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Ravell Call, Deseret News
National Security Agency buildings near Camp Williams, Thursday, June 6, 2013.
I think people want the homeland kept safe to the extent we can. —Sen. Dianne Feinstein, D-Calif. and chair of the Senate Intelligence Committee

SALT LAKE CITY — The revelation that the National Security Agency has been collecting cellphone data on all U.S. Verizon customers and can capture Internet communications directly from leading American companies is fueling new concerns over unfettered federal agencies.

But the action is not new, and lawmakers, the Obama administration and others said the data collection should not be a surprise to the public.

Sen. Mike Lee, R-Utah, was among several members of Congress who said the law should be retooled to be more transparent before it ultimately was reauthorized by President Barack Obama in January.

Several civil liberties groups have long flayed the Foreign Intelligence Surveillance Act because it allows warrantless wiretapping and revolves around a secret court that renders decisions not disclosed to the general public.

Consider this information from a U.S. Attorney General's Office report presented to Congress: Of the 1,789 applications seeking electronic surveillance submitted to the court in 2012 by the federal government, all but one was granted — 1,788. The one not granted was withdrawn by the NSA.

Andrew McCullough, a Salt Lake attorney who specializes in civil liberties law, said he is not surprised at the court's record of "blanket" decisions.

"I was at a seminar and able to talk to a judge who was on the FISA court. He told me he was unaware of orders that were denied," he said. "He told me, 'We don't deny them. That bothers you doesn't it, Andy?' It does."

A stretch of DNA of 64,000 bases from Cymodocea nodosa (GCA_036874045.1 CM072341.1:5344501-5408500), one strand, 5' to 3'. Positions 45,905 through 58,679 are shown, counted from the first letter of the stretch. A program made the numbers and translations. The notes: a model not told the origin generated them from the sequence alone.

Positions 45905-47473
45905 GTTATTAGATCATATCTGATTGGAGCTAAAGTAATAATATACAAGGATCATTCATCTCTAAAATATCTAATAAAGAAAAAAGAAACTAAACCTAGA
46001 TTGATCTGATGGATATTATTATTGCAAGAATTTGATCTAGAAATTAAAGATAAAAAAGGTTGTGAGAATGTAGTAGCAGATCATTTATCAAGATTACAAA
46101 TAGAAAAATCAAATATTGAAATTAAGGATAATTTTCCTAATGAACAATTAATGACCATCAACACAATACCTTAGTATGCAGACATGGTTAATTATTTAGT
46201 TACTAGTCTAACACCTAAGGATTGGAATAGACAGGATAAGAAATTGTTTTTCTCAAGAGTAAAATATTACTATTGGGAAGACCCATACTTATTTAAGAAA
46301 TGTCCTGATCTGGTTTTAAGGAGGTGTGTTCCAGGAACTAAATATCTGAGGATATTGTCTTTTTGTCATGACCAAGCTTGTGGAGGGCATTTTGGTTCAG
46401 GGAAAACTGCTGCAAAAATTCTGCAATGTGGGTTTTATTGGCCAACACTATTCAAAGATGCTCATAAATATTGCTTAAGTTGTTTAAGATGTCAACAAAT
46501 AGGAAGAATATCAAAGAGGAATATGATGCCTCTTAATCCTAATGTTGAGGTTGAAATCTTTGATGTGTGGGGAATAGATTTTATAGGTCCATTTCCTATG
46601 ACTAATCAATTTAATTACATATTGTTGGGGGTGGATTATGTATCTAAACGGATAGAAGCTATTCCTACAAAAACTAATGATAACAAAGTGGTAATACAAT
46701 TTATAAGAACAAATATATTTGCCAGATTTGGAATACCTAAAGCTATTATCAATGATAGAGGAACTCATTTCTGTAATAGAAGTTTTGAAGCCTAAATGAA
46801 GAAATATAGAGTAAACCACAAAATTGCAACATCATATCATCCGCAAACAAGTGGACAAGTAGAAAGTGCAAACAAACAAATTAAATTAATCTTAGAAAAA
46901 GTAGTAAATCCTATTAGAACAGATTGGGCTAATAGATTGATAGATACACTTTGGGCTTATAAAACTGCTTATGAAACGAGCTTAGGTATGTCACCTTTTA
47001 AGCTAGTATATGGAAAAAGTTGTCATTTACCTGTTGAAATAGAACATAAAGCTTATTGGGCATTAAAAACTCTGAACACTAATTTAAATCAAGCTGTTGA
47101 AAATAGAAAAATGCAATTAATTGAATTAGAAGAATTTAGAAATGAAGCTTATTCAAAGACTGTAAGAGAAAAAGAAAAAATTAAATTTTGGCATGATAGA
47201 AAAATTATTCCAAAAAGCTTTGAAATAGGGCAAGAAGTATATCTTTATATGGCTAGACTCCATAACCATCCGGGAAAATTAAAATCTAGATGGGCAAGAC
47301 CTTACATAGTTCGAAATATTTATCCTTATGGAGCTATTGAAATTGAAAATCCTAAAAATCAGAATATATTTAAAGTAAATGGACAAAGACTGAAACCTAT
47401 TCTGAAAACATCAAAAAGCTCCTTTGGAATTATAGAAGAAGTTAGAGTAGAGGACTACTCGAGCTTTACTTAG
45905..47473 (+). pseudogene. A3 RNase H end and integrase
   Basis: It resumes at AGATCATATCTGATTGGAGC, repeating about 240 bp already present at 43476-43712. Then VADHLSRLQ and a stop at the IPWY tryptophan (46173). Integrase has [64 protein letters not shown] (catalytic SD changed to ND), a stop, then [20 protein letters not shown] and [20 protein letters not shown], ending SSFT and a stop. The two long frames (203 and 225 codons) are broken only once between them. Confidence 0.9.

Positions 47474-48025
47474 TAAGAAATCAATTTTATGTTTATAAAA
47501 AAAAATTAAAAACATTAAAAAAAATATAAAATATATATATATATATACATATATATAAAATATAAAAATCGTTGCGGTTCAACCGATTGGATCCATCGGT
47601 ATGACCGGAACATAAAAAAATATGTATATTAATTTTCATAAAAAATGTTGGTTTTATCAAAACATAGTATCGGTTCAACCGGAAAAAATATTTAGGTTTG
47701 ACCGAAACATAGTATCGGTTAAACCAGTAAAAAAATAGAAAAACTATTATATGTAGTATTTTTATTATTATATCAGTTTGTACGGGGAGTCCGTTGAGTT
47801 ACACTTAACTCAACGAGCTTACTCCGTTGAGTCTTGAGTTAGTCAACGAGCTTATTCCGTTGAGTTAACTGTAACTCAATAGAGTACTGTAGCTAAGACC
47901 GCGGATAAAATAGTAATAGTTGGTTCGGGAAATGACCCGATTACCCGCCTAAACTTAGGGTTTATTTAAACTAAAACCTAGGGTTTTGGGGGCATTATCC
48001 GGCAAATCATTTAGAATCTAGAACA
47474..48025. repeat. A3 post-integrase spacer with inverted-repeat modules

McCullough, too, said he can't fathom the amount of information the Verizon cellphone records would represent — and wondered aloud if they would join the other "secret" records to be stored at the NSA's Utah Data Center when it opens this fall.

"That is an amazing amount of data. It is beyond comprehension. What are they going to do with it?"

The new scrutiny over the intelligence surveillance act and the court rose out of a report by The Guardian, a British publication, that the Foreign Intelligence Surveillance Court on April 25 granted an order giving the FBI blanket authority to obtain the Verizon Wireless records for three months until July 19.

The order leaked to the media organization details that the numbers of both parties on a call are given to the U.S. government, as well as location data, the length of the call, the time and duration of all calls and "unique identifiers."

Sen. Dianne Feinstein, D-Calif. and chair of the Senate Intelligence Committee, said Thursday that the records were provided under a rolling order renewed every three months — an order that has been place the past seven years.

"This renewal is carried out by the FISA court under the business records section of the Patriot Act. Therefore it is lawful. It has been briefed to Congress."

She said the provision of the act and the orders of the court are a necessary tool to stave off threats to national security.

"I think people want the homeland kept safe to the extent we can,” Feinstein said at a Capitol Hill news conference.